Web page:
The Art of Post Production: Video Part 1


Storytelling on Location


Lesson Info

The Art of Post Production: Video Part 1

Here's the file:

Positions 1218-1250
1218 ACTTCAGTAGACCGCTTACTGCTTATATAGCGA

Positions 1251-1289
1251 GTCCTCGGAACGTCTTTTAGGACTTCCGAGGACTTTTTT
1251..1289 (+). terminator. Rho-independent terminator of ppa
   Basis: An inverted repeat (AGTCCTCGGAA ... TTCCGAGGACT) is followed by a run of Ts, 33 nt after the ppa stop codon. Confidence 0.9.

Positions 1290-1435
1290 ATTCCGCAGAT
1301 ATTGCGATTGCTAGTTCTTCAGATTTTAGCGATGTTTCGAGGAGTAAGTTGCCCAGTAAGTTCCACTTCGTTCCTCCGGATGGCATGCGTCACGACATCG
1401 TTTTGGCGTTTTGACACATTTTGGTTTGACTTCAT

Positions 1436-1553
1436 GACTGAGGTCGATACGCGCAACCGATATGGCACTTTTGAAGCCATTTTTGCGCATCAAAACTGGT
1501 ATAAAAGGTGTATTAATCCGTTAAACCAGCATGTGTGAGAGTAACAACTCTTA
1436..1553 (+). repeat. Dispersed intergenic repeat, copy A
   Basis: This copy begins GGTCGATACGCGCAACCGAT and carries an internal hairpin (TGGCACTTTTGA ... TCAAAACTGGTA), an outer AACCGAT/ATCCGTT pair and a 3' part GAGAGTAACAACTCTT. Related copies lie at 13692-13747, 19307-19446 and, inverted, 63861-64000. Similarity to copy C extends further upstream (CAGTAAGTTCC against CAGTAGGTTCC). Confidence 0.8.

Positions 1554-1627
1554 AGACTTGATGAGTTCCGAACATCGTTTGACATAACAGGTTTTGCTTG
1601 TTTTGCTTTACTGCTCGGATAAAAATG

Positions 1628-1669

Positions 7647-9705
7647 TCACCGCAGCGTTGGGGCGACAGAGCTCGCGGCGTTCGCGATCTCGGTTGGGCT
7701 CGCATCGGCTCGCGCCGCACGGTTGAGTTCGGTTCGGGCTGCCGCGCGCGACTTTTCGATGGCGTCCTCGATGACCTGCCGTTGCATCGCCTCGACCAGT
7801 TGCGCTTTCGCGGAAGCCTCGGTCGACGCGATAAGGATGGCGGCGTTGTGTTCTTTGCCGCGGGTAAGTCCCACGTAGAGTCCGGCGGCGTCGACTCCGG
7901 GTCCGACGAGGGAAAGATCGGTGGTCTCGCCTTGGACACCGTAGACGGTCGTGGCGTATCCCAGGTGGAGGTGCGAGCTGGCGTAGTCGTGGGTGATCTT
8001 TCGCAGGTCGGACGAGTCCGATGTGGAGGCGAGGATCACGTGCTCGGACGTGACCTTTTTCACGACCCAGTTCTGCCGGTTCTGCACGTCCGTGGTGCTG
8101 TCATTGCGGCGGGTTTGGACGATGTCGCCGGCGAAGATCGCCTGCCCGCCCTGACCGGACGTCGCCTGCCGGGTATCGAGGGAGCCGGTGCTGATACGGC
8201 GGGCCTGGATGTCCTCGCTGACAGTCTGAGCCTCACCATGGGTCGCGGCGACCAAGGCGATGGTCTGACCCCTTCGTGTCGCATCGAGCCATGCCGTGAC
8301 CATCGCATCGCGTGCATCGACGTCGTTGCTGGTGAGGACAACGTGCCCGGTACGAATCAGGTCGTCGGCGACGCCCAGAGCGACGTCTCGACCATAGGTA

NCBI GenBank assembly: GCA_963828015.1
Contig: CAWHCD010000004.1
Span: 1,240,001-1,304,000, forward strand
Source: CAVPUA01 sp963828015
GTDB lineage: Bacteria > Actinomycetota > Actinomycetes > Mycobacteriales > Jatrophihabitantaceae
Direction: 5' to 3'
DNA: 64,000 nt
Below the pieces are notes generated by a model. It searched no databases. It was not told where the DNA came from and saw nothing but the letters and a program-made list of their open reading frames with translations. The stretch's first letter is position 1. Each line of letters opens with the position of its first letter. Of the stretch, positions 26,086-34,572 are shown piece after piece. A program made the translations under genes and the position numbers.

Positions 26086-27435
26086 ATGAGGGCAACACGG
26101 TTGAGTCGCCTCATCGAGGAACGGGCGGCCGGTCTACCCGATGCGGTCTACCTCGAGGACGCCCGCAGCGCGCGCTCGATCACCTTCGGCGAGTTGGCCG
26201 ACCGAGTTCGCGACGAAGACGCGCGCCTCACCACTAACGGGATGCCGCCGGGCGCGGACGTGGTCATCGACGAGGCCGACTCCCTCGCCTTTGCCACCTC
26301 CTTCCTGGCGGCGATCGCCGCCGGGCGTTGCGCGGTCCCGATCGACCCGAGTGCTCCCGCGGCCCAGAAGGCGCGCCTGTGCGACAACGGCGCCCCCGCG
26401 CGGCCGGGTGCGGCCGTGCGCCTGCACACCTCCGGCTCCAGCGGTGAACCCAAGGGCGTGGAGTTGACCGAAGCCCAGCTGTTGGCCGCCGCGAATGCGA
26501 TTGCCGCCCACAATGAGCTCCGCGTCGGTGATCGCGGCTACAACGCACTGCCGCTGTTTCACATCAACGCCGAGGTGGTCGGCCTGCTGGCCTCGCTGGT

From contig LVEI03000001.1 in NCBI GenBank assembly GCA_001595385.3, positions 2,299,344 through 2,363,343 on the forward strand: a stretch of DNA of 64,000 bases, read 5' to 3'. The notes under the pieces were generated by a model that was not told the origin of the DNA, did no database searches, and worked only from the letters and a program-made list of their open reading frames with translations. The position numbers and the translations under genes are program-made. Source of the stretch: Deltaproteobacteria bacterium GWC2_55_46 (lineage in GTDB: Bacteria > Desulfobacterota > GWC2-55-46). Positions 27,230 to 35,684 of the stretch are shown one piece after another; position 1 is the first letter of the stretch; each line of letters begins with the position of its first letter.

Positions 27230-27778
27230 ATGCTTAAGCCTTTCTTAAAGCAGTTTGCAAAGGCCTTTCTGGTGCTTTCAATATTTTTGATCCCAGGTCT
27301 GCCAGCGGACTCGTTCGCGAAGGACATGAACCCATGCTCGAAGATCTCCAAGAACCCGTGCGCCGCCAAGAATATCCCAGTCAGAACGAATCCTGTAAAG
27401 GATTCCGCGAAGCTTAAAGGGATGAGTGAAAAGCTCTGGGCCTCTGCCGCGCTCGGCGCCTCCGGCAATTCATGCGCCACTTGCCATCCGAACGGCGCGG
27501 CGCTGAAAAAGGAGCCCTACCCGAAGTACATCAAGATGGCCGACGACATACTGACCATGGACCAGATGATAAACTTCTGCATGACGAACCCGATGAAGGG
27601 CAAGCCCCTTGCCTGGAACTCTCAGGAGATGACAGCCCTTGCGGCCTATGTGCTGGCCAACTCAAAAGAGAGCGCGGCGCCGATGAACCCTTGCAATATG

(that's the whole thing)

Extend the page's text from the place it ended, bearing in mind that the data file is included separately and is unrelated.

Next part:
We literally rushed up from the dock where we're shooting the interview grabbed the card out of the d eight hundred and dane is actually downloading the card now so most of our ingredients from yesterday were already in the computer we did a download last night we're actually working off this g dock system the beauty is when we download in the field this device comes with us and through software we can actually duplicate our content so we know that we have redundant backups you have two drives both one terabyte and that data is on both of those drives and then the beauty of this system is let's say bly, for example was gonna fly home before I was flying home I'll send one drive with blind then I'll take a driver if jane's going at it we could actually stick a third driving so we have triplicate backup dane khun take the drive and then he has the same enclosure in his office where free ship this drive to her office and main that nova select they also have the same docking system so it's...